Back in February, I hosted an offline Q&A session. Although the participants stuck around (into the early hours) to discuss, I never actually posted them outside of the email feed.
“But James, that was six months ago – nobody cares!”
Maybe. But I thoroughly enjoyed it, so here we are.
Some of the questions were tired old topics, covered in countless forums across the web, and so I have cut it down to the three queries that generated the most conversation.
I need to break the rules to differentiate myself from other writers, but I don’t want to appear unprofessional. What can I change, and how far can I go?
Understanding the difference between rules and guidelines may help you to push boundaries a little. There are areas you do not touch (font, layout, margins) and then there are parts you can experiment with (narrative, genre, structure).
When I am reading a new script, the original components of the story are what force me to engage, and reading further should expand upon this. If attention is being drawn to the way it is written on the page, i.e. how it looks as opposed to how it reads, then I cannot fully commit to the story without distraction. Don’t keep me on the doorstep, explaining how you are different. Invite me in and show me your unique world.
What is the single biggest mistake that novice writers tend to make?
Not writing. It sounds funny, but as creatives we are well versed in elaborate excuses for not producing material. Too many people pitch with “I have a great idea for movie” instead of “I’ve written a script for this great idea”.
Beyond that, a writer being too hasty is clearly an issue, in two respects. Firstly, the scripts themselves have not been put through their paces. I am not going to purport that there is a magic number of rewrites before a draft is in good shape, but chances are the first few are not going to represent your story’s true potential. Feedback of any kind can help to refresh a script, but you also need time to distance yourself from it to appreciate possible changes.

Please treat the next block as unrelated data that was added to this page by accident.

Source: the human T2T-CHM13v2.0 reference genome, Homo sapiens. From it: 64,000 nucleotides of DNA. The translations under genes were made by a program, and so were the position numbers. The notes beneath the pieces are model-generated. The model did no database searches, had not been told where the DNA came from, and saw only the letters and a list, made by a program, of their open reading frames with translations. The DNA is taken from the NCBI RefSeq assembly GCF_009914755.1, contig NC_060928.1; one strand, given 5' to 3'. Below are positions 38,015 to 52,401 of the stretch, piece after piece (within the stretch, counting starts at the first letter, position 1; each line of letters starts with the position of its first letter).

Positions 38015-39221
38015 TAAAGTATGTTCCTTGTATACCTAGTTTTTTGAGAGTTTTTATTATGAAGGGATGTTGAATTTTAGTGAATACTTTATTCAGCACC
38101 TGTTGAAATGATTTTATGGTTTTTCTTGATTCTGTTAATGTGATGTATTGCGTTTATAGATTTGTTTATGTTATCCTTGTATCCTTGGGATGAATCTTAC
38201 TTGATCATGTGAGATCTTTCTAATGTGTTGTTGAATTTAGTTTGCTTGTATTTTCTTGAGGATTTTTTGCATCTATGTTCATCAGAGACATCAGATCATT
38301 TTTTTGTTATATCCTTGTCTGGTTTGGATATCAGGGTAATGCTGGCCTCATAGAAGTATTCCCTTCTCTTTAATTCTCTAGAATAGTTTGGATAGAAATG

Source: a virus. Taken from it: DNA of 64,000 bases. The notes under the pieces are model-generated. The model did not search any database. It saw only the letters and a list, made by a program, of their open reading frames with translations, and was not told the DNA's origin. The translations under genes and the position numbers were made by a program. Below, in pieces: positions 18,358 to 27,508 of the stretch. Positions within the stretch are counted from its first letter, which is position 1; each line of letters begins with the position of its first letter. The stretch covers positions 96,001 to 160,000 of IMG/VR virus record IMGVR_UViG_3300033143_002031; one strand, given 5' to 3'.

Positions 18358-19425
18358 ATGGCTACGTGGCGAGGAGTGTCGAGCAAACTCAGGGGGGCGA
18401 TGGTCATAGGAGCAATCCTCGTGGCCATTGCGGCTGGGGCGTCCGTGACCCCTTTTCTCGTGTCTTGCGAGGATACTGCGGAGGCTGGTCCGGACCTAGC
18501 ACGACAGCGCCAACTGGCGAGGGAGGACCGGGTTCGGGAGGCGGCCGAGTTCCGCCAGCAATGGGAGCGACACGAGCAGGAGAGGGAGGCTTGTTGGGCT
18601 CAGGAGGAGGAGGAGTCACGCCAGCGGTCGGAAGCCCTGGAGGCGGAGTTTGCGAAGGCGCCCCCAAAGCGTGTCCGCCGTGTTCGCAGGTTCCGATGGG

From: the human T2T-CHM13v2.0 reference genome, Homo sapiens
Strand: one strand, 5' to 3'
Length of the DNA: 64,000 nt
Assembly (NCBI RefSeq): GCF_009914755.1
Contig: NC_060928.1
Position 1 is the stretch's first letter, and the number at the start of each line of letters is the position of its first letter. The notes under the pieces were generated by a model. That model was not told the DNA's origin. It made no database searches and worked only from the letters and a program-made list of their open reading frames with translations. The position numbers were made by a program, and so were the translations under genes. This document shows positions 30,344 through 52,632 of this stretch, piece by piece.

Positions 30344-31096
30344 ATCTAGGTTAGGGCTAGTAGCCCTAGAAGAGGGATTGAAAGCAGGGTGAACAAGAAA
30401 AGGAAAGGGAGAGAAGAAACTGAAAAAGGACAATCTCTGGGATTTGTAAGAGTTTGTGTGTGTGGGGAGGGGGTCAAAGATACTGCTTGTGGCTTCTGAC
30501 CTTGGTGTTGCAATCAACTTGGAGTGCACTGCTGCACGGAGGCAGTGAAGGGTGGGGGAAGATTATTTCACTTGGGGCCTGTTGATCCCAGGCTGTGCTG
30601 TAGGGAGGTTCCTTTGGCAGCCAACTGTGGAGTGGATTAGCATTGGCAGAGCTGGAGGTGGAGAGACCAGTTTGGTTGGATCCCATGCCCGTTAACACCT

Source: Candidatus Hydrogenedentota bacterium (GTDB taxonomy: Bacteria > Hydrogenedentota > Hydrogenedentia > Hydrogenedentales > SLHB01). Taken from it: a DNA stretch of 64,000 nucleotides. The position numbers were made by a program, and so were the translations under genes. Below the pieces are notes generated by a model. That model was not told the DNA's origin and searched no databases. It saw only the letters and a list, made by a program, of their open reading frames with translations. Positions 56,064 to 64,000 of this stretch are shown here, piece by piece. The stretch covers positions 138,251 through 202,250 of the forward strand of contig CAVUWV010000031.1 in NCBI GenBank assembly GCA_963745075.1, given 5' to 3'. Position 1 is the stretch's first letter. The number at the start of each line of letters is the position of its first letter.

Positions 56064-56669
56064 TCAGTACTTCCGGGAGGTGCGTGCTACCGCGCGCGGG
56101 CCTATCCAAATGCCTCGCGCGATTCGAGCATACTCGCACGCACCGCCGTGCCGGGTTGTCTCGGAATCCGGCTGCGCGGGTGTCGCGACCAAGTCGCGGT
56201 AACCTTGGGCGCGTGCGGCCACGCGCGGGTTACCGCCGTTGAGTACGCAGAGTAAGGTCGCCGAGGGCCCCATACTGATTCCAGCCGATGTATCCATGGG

The same applies to the number of screenplays in your portfolio. No magic formula, no set age, just a plethora of varied, reworked, tightly-written stories to help you woo prospective parties. If a producer turns down one idea and asks what else you have, the answer had better be another finely-tuned pitch, or else a handful of miniature Ben Franklin portraits.
If you think it is difficult to get the right names to read your scripts, then consider the likelihood of them giving you a second chance. Get it right, before you get it wrong.
Should I write with budget restraints in mind? Whose opinion should I consider when writing?
First of all, write to satisfy yourself. If you do not fully believe in the story then do not force it, as it will be evident in your writing as well as your pitch. Then ask yourself what you are writing for. Is this a short film that you could produce/direct yourself? Is this a contest entry, or are you looking to find the laps of execs? The next set of eyes belongs to your temporary master.
Considering budgets, locations and such are unfortunately several steps ahead of the typical writer’s journey. Your low-cost, stateside drama may broaden the number of entities that could afford to get it made, but it could also bore the reader they hire to scan it. Impress that person, and then the pressure is on them to convince their boss. Which is good – that is their job after all.
We are often taught to write in a manner that would please the discerning audience. Instead, try pleasing the person you are giving the script to. You can always add the ‘Godzilla-ruins-the-world-cup’ scene after signing a contract.
Be safe. Try hard.